I would like to draw your attention to an article on P.35 of the "NFU Countryside" magazine (November 2007 issue) that describes the noise from a wind farm near Deeping St Nicholas that is 930 metres from a farm house.
It is so bad that the farm tenants (Julian and Jane Davis) have to rent another house in Spalding in which to sleep. The problem is "amplitude modulation" caused by the blades moving in and out of synchronisation and causing noise they describe as "like four helicopters circling above your property or an approaching train". ...I am, in principle, in favour of wind farms but when you visit Holland, Germany and other European countries with a far higher density of wind farms you will very quickly notice that they are sited well away from any habitation.
Standing in a home a kilometer away from the nearest wind turbine --one of seventeen at the Pubnico Point Wind Farm in Yarmouth County, Nova Scotia --Tony experiences a sensation that he describes as "similar to being close to a high power car audio sound system playing drums. Both situations cause problems that I would say resemble arrhythmia." ...One potential problem associated with wind power is noise, like that experienced by Tony. In some locations, residents living near wind farms find the sound to be an annoyance. A few, reporting acute and persistent health problems, have abandoned their homes, unable to sell them.
The windfarm became operational early last June, and within three days we started having problems with the noise and hum emanating from it. ...As a result of our difficulties we have been forced to find an alternative place to sleep - our sleeping house, five miles away in Spalding itself - so we have effectively abandoned our home.
Our house, which would previously have been worth about £180,000 is now likely to have a value of just the land - £35-50,000 and would not be marketable as a home for people to live in any longer.
Indeed, the final paragraph of the summary of the report says: "The low incidence of AM and the low numbers of people adversely affected make it difficult to justify further research funding in preference to other more widespread noise issues. On the other hand, since AM cannot be fully predicted at present, and its causes are not fully understood, we consider it might be prudent to carry out further research to improve understanding in this area."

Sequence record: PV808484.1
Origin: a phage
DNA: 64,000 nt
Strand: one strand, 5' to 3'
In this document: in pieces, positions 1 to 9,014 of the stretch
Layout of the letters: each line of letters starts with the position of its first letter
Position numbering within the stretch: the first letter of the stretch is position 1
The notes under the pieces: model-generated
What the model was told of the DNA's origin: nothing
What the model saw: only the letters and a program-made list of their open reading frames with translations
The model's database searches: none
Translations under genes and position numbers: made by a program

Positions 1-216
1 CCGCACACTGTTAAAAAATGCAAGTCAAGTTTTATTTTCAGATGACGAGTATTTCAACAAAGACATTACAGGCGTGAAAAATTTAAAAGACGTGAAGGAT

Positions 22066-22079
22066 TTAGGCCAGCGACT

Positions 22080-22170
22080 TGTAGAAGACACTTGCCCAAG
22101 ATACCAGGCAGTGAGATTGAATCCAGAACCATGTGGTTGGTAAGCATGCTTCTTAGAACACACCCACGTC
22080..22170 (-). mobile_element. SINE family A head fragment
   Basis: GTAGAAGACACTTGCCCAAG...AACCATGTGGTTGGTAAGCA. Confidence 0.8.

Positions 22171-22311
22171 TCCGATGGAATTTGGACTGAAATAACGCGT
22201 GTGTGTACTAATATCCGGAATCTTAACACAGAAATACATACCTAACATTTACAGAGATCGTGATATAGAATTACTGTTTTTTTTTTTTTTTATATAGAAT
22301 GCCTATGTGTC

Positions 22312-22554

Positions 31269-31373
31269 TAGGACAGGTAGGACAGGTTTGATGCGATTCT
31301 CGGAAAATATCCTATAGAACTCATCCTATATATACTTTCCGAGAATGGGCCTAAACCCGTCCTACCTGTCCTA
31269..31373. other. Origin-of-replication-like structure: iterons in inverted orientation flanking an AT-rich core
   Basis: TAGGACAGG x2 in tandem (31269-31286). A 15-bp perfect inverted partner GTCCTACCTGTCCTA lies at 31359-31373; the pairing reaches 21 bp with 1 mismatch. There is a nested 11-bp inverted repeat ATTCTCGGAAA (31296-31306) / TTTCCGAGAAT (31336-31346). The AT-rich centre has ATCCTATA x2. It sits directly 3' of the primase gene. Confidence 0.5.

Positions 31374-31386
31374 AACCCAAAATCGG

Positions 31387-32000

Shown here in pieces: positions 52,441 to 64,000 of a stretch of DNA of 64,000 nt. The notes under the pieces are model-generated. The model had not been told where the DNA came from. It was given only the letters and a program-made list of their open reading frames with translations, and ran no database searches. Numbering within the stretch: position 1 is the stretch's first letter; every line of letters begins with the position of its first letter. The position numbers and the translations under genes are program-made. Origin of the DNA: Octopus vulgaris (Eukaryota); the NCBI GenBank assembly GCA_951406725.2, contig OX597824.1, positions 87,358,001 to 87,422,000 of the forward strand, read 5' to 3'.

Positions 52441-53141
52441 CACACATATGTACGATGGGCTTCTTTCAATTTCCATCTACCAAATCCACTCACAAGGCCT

In normal circumstances, if 20% of a product released in the public domain was found to be faulty it would be withdrawn.
Our experience shows that there is a real noise problem, which can be severe. Unfortunately, it is clear that existing regulations are not adequate to protect people, and until this whole noise phenomenon is better understood and regulated we feel that Councils and wind developers should be exercising the Precautionary Principle. Large wind turbines should not be permitted close to residential areas.
Does the BWEA think it unreasonable that SWATT request that the Welsh Assembly call a moratorium on wind farm development until independent surveys are executed on these vital issues. Concerning the election, our campaign resulted in us getting the issue onto the election agenda. And the two anti-TAN 8 main parties were the ones who gained seats in the elections.
Noise from our local wind farm 1,000 yards away has destroyed our lives.The constant swish would just about be bearable, but the thumps and whacks are not. And then there's the hum. We would do anything to be able to live and sleep in our own home again, but sadly, as our home is no longer worth anything, we are trapped. To sleep at night, we drive five miles to a quiet house we have rented.
The Government says noise pollution is an issue, albeit of low priority, but by allowing wind farms to be built close to homes (no less than two kilometres is the French recommendation) they are creating and propagating more noise pollution.
Those of us unfortunate enough to live or work near these so-called friendly giants lose everything.
Professor John Ffowcs Williams, a world acoustic expert at Cambridge University says modern very tall turbines do cause problems and guidelines fail adequately to protect the public.
Nicol Stephen the Deputy First Minister for Scotland, when standing beneath a newly commissioned turbine recently, said: "It was as noisy as being below the path of a very low flying aircraft."
Such a statement is highly significant when made by the Deputy First Minister who is a vigorous supporter of wind turbine energy.
Of course low flying aircraft move on, unfortunately wind turbines do not.
From Barton, Vermont, to the German border with Denmark and from the shores of Lake Huron, to the Romney Marches of southern England, wind power advocates are fighting crosswinds from local residents.
In Barton in mid-January, a referendum overwhelmingly rejected the wind power turbines that were planned near this upper Vermont community. ...In Germany, where one-third of the world's current wind power is generated, doubters have provoked a loud debate. The company that owns the grid that includes nearly half the wind-farms in Germany reported its wind farms generated only 11 percent of their capacity. The company said the winds vary so much the wind farm had to be backed 80 percent by the conventional power grid.